Charlie and Iris are working in the same company but in a different department, and they meet during lunchtime to discuss their work.
Today Iris discussed a new position being created and the Human Resources department starting to advertise the position. Charlie then tells Iris “ I have a friend who runs a placement service and an find the right person. Once the position is filled, I will split the finder’s fee with you”.
Iris knows that her company may pay as much as half a years’ salary for placement services. Charlie’s friend is likely to pay him a substantial amount if Iris awards the placement contract to them. If she can get a good employee and a little extra money on the side, everyone wins.
However, Iris is not comfortable with such an arrangement, and she’s pretty sure it’s against company policy. If this comes to pass, is Charlie or Iris doing anything illegal? What’s ethically wrong with Charlie’s proposal?
Under Australian labour law, the hiring process has to be competitive, transparent, and free of discrimination or any other outlawed activities. However, as Charlie suggests in the case study, he aims to have Iris award the placement service tender to a friend of his. This would allow and facilitate the friend’s firm, which runs placement services, to land this project without any competitive activity.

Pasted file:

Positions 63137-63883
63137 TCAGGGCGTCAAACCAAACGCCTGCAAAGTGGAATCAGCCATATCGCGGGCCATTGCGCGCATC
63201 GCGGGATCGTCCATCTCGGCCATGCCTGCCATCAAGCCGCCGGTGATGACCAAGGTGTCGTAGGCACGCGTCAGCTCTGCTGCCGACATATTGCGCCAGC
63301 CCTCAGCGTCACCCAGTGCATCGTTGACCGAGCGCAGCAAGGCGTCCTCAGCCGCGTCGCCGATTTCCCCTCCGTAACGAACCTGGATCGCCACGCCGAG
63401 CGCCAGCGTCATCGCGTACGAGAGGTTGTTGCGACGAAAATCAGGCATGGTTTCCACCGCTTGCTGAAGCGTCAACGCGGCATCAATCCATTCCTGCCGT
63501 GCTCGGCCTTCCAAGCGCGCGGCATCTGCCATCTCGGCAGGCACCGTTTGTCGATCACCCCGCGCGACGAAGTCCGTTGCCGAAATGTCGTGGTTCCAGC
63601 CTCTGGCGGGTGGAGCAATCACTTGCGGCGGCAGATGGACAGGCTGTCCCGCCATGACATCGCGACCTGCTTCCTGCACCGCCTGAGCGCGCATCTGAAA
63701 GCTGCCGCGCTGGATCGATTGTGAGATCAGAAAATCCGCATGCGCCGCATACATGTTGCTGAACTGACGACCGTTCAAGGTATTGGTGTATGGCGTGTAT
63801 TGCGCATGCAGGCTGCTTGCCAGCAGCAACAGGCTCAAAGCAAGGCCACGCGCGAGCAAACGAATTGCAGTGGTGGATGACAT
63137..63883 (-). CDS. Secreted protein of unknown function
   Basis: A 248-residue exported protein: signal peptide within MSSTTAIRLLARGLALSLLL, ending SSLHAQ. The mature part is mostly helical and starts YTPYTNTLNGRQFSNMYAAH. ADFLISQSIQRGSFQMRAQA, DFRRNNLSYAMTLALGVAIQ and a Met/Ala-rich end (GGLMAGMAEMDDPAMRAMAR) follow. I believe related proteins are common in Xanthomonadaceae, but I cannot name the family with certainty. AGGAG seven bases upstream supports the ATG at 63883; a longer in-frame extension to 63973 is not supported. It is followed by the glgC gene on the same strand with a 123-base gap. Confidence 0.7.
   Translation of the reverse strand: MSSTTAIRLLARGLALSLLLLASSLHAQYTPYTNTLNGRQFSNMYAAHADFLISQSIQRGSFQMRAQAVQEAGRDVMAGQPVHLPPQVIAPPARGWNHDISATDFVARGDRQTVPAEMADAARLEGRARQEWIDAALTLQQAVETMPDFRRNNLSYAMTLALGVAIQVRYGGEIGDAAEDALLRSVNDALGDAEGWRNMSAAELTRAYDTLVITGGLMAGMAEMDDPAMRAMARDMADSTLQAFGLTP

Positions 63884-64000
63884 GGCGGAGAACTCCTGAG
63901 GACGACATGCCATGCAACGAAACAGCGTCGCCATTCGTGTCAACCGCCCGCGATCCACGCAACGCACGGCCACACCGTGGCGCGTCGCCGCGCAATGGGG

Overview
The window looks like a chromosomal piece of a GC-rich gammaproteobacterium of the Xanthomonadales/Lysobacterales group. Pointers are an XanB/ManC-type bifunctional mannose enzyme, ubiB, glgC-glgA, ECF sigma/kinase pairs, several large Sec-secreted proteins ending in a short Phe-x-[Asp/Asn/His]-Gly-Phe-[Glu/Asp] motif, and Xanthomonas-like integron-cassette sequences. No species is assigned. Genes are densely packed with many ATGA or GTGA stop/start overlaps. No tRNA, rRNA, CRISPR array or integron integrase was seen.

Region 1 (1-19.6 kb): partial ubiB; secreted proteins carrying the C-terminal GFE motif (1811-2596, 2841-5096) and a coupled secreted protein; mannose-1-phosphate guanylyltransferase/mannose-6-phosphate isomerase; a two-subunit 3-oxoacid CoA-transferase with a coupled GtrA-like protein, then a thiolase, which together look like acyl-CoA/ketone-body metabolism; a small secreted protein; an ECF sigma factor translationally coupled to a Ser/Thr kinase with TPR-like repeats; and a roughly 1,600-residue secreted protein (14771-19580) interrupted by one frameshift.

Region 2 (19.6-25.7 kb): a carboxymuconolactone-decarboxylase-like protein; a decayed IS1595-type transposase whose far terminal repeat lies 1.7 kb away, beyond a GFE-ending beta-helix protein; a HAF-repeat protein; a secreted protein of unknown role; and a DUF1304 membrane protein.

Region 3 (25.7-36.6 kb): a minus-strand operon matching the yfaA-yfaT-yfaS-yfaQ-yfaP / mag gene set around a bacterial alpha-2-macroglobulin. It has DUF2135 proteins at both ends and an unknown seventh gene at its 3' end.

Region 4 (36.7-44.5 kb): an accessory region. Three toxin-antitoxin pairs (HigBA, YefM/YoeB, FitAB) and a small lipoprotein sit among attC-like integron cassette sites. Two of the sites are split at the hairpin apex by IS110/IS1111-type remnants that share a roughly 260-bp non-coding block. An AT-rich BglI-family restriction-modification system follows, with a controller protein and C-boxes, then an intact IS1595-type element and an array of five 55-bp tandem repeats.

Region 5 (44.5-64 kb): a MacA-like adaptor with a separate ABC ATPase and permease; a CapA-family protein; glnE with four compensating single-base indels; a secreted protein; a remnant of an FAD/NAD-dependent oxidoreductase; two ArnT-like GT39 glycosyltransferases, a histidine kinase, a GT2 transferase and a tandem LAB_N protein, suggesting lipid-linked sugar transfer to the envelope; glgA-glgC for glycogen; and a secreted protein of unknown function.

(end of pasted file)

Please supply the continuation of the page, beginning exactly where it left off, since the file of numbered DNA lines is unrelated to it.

Furthermore, as stated in the question, this would be directly in violation of company policy. Equally, the decision would not have been made objectively and as part of corporate strategy to award the tender in this manner, but as part of dubious, underhand dealings between the two with mooted economic gains in the end. The finder’s fee would be the illicit wealth split between the two – Charlie and Iris.
What Iris is suggesting to Charlie runs counter to legal, ethical, and company norms. Charlie is right to feel uncomfortable and reject this option, as it will be in direct violation of company policy. Such a violation may attract severe penalties for Charlie, which may far outweigh the finder’s fee that is to be split between them. It may do more reputational damage to Charlie and Iris, or even wrap in the friend’s employee placement firm.
Moreover, the mooted actions of Charles are likely to constitute illegalities in legal terms. What Charlie is driving at will likely be seen as a form of collusion as there is a direct economic benefit for the underhand deal, which is dubious and deceitful in the means it will have been achieved.
This could expose the two individuals to criminal prosecution. It may also attract hefty fines as a result.